Helping Learners Figure it out for Themselves

Image via www.gourmetmomonthego.comI’ve been working a lot lately on creating e-learning lessons based on branching scenarios. Where branching scenarios differ from traditional lessons is that they are less linear and they put learners in specific situations where they have to make decisions and then see the results of those decisions play out. In cases where we’re trying to change attitudes, approaches or develop learners’ skills (as opposed to just knowledge), branching scenarios help us move towards an interactive model where learners make the same types of decisions they’d make in a real-world environment.


As an instructional designer what you’re trying to do is move away from a one-way model of learning where you just supply information without any real learner interaction or engagement. I think most people have taken some sort of course where the biggest challenge was to stay awake long enough to click the “Next” button over and over and over again! Branched interactions come in useful when you’re trying to help people think about problems and make appropriate decisions. We’re not so concerned about specific, step-by-step procedures as we are on the principles that guide those decisions.
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Learning Technology in the Translation Classroom

First published as Byrne, Jody (2008) Learning Technology in the Translation Classroom. Proceedings of the XVIII FIT World Congress 2008 in Shanghai, China.

The Internet has touched virtually every area of human activity and it presents tremendous possibilities as well as serious challenges. Translation is one area which has experienced significant changes as a result of the Internet. These changes are manifest in terms of the demand for translation, the way translators work and in the way translation is taught. E-learning, defined by Wentling et al. (2000:5) “the acquisition and use of knowledge distributed and facilitated primarily by electronic means”, is a $23 billion industry (Driscoll 2002) which Continue reading


Getting into screencasting using Jing

I recently started using Jing for producing quick and easy screen recordings to help show students how to use certain software functions. What I like about Jing – as opposed to Camtasia, even though they are both made by Techsmith – is that the Jing controls are semi-hidden at the top of your screen until you are ready to use it. When you’ve finished recording a clip, Jing lets you upload it directly to the website where you can create your own repository of videos. It will even generate the HTML code or give you the URL so that you can share it. Pretty nifty I think. The beauty of using tools like this to produce small, bite-size videos is that if, say, a student sends you an email asking how to do something with a piece of software you can, in the space of 5 or so minutes, record the answer (including audio commentary if you wish) and send them a link to the video which they can then play and replay as many times as they need to until they are happy. Obviously this is going to save everyone time: no making appointments, finding the student in a computer lab, showing the student how to do it over and over again… and to top it all off, once you make one of these recordings you can reuse it time and time again. Eventually you could even have a list of recordings posted on a website somewhere which students can use as a study aid or as a sort of FAQ/helpdesk.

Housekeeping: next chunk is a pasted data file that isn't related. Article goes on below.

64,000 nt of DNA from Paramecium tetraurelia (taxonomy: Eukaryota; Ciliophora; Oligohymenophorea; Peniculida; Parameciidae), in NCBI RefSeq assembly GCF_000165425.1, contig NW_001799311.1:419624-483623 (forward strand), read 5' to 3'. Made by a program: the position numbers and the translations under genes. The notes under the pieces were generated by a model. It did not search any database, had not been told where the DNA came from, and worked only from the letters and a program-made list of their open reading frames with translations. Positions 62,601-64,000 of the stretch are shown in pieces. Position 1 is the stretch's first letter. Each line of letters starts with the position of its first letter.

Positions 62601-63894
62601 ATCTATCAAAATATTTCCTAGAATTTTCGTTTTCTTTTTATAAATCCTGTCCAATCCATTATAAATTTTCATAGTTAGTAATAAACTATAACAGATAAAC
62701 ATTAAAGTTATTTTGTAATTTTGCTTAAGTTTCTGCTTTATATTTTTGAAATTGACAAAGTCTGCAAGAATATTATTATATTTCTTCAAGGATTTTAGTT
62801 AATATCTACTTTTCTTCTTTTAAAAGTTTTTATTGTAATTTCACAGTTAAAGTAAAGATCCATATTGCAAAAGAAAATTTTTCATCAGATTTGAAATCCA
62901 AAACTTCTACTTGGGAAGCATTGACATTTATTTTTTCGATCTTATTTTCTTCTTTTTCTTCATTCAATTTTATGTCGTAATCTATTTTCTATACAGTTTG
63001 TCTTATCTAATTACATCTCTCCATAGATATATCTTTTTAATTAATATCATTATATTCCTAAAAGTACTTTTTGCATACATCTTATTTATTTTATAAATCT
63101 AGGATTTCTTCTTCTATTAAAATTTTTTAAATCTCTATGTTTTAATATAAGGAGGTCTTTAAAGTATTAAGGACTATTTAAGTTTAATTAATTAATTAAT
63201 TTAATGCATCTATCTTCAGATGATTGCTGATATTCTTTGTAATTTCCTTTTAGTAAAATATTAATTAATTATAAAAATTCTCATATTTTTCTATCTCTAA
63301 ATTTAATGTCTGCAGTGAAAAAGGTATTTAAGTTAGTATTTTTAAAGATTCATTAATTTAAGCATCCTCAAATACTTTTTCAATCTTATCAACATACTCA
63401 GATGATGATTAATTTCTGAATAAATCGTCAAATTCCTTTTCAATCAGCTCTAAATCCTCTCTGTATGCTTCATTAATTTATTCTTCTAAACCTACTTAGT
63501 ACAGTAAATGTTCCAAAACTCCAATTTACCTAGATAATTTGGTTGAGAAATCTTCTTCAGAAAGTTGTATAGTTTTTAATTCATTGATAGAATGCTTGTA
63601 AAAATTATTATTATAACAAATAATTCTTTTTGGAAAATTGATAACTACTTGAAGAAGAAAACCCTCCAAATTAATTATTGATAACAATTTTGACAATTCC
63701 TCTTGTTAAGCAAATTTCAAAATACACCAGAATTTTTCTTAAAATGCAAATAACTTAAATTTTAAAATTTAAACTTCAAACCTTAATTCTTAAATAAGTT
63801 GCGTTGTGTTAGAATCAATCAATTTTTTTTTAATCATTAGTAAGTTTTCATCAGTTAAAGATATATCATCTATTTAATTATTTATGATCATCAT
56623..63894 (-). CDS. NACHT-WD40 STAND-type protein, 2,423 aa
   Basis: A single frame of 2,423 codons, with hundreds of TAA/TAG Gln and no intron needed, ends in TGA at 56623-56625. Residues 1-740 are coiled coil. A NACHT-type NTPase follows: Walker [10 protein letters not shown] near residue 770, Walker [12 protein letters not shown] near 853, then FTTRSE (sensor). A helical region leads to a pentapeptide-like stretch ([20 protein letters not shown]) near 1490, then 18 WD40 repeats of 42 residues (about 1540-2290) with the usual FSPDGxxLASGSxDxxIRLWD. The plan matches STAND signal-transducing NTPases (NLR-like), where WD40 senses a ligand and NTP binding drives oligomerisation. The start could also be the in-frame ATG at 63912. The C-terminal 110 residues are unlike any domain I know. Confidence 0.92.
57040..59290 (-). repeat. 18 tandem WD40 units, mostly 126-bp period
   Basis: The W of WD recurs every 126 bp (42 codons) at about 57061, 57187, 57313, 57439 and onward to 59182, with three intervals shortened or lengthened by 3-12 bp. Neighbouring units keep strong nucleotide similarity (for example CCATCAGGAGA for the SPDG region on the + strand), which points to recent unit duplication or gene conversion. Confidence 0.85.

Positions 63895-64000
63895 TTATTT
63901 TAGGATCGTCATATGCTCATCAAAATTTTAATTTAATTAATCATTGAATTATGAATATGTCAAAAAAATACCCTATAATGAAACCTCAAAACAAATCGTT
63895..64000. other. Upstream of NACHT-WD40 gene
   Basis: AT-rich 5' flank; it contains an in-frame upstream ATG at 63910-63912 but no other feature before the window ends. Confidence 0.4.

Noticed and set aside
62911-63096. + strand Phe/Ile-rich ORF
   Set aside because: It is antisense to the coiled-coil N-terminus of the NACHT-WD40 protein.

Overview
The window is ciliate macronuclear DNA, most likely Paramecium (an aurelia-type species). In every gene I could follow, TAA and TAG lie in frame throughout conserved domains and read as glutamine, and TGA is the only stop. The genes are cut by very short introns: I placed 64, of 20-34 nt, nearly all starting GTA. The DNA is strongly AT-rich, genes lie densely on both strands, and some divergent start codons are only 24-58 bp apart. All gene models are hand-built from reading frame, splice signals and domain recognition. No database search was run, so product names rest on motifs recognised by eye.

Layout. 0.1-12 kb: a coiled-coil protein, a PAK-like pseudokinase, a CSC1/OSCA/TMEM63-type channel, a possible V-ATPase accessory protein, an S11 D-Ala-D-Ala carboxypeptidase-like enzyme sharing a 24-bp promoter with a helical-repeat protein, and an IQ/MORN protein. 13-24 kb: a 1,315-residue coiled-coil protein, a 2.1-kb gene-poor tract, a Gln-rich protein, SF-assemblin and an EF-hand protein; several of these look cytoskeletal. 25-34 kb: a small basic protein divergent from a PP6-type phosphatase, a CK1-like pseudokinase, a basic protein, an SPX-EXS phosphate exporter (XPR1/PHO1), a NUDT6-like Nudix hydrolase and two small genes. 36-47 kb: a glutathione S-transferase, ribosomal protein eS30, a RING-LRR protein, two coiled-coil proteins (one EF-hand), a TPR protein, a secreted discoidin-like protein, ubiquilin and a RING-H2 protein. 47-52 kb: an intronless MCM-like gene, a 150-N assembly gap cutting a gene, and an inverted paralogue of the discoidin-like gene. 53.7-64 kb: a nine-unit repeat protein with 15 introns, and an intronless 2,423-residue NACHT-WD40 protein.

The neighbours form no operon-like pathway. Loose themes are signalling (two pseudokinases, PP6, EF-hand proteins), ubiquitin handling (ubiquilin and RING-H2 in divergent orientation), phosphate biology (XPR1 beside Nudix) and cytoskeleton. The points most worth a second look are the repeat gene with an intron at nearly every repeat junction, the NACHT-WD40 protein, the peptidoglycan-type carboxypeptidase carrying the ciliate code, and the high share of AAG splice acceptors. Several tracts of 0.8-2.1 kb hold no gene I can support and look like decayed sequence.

The free version of Jing is limited to producing 5 minute clips but this is plenty of time for most tasks and in any case, you really shouldn’t be producing anything longer anyway. I wanted to see how quick and easy to use it was out of the box so for the first one (shown below) I kept it simple, didn’t use audio and relied on the default settings. The results are really very good – the picture quality is great (it looks a little dodgy in places but that’s because I’ve resized it after the fact) and the files weren’t excessively large. I didn’t add any audio to the first one but will add it to future recordings. Overall I’m very impressed with Jing. OK it’s not overflowing with functions but what it does it does very well and thanks to the sheer convenience of this tool it’s now a firm fixture in my toolkit.

If you’ve never tried screencasting or creating screen recordings before, Jing is a really good and easy-to-use option which will have you up and running in no time. More experienced users will love how quickly and easily you can create recordings.

Direct link to the file on